I don’t like the idea of disabling Ctrl+N because that should be a native functionality/feel throughout the application. I’d prefer overwrite the validatewrite() and throw an error there so they cannot save. That’s just how I’d solve the problem, but to implement it and make it scaleable…I’d do this (high level tech description):
On Forms\InventParameters, add tab called “Item Type Security” or whatever
Add a nested tab control with tab 1 being “Item Types”, which would display Item, BOM, Service in some type of control
Tab 2 of the nested control would have a SysListPanelRelationTableCallback form control with the left side being permitted user groups and the right side being remaining user groups. This would be a 1:n relationship from the first tab.
This way “administrators” can control the different security of user groups dynamically. I work with a SOX compliant company, and releasing code is a pain with the various approvals, testing, signoffs, so I try to make it best practice and able to be changed easily.
To see an example of the SysListPanelRelationTableCallback control in use, go to (Admin>Setup>Server configuration), and the far tab “Batch server groups”. The basics of how to use it would be create a class that extends SysListPanelRelationTableCallback and add whatever methods you need following how that parent class works. Create your own custom table that will store the “permitted user groups”. Lastly, put a bit of code to check the table during validatewrite (probably on the actual table unless you have other custom code preventing it from being on the table).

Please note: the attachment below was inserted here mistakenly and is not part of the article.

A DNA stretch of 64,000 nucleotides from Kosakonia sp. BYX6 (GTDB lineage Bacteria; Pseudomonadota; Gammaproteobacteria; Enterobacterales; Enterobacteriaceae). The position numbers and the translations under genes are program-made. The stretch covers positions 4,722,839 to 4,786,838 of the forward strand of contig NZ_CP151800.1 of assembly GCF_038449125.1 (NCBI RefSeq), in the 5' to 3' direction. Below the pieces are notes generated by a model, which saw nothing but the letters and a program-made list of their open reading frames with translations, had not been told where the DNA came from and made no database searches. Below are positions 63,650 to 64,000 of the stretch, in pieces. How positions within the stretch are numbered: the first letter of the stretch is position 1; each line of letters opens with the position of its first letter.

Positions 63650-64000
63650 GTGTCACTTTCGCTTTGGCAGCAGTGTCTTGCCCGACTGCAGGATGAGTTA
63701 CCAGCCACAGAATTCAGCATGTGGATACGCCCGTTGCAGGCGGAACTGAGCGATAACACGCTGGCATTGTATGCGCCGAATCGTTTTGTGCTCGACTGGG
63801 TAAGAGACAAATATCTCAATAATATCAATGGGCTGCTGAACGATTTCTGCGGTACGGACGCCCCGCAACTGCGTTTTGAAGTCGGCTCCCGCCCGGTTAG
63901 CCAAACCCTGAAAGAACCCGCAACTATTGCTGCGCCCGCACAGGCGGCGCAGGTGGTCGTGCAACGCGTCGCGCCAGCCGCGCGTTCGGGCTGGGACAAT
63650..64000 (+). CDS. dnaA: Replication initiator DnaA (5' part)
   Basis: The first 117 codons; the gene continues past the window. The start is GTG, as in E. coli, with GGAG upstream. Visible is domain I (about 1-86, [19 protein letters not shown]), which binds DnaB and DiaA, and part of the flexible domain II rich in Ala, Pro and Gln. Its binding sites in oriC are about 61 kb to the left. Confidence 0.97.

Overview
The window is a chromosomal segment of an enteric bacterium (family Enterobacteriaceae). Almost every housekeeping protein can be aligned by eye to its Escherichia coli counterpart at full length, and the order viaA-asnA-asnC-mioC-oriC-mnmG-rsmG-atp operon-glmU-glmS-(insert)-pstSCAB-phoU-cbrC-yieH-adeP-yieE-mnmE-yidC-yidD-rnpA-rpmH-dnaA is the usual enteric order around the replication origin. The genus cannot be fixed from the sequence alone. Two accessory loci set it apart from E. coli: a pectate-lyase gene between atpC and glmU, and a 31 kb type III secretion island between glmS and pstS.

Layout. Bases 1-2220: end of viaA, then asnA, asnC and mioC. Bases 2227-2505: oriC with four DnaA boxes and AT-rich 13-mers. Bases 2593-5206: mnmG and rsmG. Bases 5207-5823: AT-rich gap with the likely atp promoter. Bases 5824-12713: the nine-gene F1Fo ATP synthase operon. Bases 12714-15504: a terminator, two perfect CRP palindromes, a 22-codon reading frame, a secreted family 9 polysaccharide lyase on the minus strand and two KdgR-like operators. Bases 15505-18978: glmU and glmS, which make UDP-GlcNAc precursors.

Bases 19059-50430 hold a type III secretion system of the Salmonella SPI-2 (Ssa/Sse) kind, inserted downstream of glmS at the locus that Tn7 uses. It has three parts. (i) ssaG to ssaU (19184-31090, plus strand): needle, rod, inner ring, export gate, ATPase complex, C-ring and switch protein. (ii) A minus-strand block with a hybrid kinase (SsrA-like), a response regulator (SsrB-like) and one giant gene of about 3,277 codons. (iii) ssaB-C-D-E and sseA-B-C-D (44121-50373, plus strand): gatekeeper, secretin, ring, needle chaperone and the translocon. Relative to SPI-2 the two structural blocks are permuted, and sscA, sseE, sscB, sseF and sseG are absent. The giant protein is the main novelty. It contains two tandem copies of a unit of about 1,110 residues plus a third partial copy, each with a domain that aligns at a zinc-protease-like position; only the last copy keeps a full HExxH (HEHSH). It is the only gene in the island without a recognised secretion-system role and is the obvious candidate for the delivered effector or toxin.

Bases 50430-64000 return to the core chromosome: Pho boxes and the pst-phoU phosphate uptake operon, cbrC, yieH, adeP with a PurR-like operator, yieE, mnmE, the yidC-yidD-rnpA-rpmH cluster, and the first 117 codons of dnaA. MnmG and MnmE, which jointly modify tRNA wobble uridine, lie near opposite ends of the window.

Again, it’s all how you want to design it and be creative with it
unfortunately we have already passed that point (through no fault of any one developer here). our VAR/ISV have a fairly large product in our environment that ignores most, if not all, best practices. security was one particular mess i had to fix (ie, lots of things missing labels and keys)
I will invest a few hours in the sysListPanelRelationTableCallback approach but if start running out of scope, i will most likely go with option 1 above. this is our last round of fixes/enhancements before we end all development for 2009 and start implementing 2012.
Believe me, I know how you feel. My current company has the most custom system I’ve ever seen and there are lots of things that don’t fit the best practice and it’s just been a ton of headache for me jumping in the middle, but “When it rains it pours” is sort of the attitude.
If you want to learn the sysListPanelRelationTableCallback it’s a fun tool…but I also see the value in saving time, so if you’re going to do option 1, I’d still put a check on the validateWrite() unless you feel pretty good about your combobox limitation. I know when you create an item, the type typically defaults, and if you allow users to use MorphX, I wonder if a user could re-add the ItemType to another tab or something and change it there, or if a future developer VAR/ISV drops a new InventTable or something. Who knows, your call. Good luck!